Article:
(Yicai Global) July 1 -- "This is the place where you can dream of something at night, and make it a reality in the morning. There's little government intervention here. It's simply a paradise for entrepreneurs," said Allan Zeman, known as the 'Father of Lan Kwai Fong', in an interview with Yicai Global.
Zeman's father died when he was a young boy. He left Canada and went to Hong Kong in the 1970s, where he started his own business. Soon after he arrived, he was deeply impressed by the city's 'can do' spirit.
Hong Kong offers an unrivaled business environment: low taxes and safe society. As a shrewd business man, Zeman made his first fortune – about one million dollars, shortly after his move to the island, which strengthened his resolve to stay in Hong Kong. He was convinced that a lot more things are possible in the city.
He opened a restaurant named California on a small lane in Central in 1983, and it later became the start of his 'Lan Kwai Fong' empire. Some 30 years later, he now owns roughly 70 percent of properties in the area, and the small lane has become a landmark and the center of nightlife on the island.
The business magnate attended the Hong Kong handover ceremony in 1997, and he sat in the exhibition center until 4 a.m. "It was a historic moment. Knowing that people all around the world was watching the event on television, I felt very lucky to be able to witness the transfer of sovereignty of Hong Kong in person in the audience," he recalled.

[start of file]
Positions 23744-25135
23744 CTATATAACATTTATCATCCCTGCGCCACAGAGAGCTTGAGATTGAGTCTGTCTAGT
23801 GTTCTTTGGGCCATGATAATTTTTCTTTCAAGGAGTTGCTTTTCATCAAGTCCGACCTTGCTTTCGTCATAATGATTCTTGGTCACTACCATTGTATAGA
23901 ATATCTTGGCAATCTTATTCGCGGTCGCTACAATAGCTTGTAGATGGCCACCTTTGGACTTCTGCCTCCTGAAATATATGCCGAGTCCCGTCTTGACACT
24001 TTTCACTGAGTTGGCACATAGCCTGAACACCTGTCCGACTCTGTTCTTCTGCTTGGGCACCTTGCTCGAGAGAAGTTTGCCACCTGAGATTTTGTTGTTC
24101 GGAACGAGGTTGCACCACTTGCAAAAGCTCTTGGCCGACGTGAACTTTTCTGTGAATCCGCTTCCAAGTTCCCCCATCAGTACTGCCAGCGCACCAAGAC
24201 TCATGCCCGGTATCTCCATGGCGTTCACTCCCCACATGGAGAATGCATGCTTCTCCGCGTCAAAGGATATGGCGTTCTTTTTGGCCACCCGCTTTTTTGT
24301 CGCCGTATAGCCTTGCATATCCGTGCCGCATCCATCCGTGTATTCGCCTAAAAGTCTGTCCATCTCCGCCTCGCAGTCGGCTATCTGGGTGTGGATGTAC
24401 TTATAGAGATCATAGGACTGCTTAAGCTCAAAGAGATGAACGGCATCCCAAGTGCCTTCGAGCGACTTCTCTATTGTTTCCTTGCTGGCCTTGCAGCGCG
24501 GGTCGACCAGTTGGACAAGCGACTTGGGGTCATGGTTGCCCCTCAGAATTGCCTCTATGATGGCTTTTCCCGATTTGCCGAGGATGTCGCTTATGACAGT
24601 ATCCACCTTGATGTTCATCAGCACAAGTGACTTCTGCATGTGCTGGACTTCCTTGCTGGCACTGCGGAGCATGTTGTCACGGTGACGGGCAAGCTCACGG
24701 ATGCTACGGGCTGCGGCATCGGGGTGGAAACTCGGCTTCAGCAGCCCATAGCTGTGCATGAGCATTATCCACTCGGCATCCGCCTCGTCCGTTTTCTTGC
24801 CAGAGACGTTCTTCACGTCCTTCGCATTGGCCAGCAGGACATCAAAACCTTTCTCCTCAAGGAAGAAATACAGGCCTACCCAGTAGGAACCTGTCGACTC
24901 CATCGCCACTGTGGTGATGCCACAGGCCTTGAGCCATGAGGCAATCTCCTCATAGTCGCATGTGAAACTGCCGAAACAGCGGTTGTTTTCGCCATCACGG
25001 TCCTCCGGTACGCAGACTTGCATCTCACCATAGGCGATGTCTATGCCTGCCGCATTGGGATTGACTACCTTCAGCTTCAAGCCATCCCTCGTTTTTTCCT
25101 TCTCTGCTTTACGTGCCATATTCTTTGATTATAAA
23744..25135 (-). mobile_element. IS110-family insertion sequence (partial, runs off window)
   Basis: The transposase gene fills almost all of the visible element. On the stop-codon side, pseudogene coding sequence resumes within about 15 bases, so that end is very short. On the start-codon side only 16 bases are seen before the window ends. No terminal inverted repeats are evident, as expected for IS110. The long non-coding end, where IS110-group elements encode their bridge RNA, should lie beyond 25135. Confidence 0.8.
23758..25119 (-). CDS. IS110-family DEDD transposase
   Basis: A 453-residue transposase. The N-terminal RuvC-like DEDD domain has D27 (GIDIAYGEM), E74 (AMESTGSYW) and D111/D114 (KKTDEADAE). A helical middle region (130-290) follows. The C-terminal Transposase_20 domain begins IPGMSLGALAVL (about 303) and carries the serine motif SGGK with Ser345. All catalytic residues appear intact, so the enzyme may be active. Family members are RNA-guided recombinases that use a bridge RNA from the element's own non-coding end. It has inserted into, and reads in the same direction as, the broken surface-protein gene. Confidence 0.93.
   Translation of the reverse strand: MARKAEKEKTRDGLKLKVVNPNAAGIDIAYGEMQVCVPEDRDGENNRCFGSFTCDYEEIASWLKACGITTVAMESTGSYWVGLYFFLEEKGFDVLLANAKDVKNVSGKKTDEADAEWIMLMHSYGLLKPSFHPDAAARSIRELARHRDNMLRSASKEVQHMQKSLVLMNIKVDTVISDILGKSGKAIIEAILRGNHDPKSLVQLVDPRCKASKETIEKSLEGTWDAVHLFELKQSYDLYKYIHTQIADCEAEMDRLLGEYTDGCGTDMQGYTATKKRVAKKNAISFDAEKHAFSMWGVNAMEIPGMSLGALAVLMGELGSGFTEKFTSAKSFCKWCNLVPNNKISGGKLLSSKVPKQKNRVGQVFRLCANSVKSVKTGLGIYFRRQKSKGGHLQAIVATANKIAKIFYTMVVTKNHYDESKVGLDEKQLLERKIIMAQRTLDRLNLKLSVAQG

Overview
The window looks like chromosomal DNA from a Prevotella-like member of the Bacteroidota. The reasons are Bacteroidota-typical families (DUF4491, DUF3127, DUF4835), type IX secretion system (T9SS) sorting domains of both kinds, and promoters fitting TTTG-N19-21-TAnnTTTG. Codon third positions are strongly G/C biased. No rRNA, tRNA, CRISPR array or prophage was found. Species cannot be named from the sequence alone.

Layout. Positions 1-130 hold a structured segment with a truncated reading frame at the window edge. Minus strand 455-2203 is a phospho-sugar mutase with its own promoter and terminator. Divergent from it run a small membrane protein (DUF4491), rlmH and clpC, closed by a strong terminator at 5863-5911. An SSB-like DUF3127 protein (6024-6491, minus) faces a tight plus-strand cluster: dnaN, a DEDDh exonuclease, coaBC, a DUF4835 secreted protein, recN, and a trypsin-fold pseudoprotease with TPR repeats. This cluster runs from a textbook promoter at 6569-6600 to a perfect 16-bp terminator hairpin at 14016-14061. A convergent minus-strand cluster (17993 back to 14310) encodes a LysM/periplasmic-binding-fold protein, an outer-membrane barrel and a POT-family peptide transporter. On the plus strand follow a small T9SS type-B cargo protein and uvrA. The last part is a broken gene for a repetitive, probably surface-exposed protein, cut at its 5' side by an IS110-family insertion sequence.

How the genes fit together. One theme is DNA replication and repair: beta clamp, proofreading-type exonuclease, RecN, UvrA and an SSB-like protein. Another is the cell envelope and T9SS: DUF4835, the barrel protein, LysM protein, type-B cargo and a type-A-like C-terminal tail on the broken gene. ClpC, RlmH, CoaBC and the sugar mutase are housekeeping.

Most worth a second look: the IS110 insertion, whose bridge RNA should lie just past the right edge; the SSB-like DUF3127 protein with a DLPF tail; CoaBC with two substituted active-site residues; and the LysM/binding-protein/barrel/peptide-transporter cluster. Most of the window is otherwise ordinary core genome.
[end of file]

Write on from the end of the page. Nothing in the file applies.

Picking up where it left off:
"'One country, two systems' is an ingenious invention by Deng Xiaoping. It's something no one had done before, but I think it worked very well," Zeman said about the resilience of Hong Kong's economy. The city has 'reinvented' itself during the 'severe acute respiratory syndrome' (SARS) epidemic and the financial and real estate crises. "I'm always confident and optimistic about Hong Kong. The city has a highly independent governance system, and local regulations are based on the basic law, which is very important for Hong Kong."
Time to Reinvent Again
Allan Zeman believes that Hong Kong is still a very dynamic place, but social development is hindered by certain issues. The biggest problem is housing prices. The government needs to take steps to lower property prices to solve conflicts caused by growing wealth disparity.
Financial services are naturally very important for Hong Kong, he pointed out, but the government should also look at other businesses such as technology, education and the creative industries.
Technology is the world's future, he notes, and the Chinese mainland got it right very early on. Zeman goes to the Chinese mainland almost every week, where he finds that people are using Alipay, WeChat Pay, QR code and [mobile] payment services everywhere. He is surprised with the discovery, because people in Hong Kong are still using cash and credit cards.
Hong Kong used to be the gateway to foreign markets for Chinese exporters. The Chinese mainland cities have developed, and Hong Kong should not lag behind. It should learn from mistakes and rise to the challenges.
Being asked why he gave up his Canadian citizenship and became a Chinese citizen in 2008, the billionaire said, "I've done many things for Hong Kong. I helped them build the ocean park and Lan Kwai Fong. People [here] trust me and respect me. I asked myself why I knew so little about Canada. I haven't returned to Canada in 15 years. My kids all grew up in Hong Kong, and they will probably go to Canada only five times in their lives. Canada is no longer my home. My home is here. I belong to Hong Kong and China. I trust China, and I'm not worried about China's future. I've seen great changes in the country, and I'm totally confident in its future."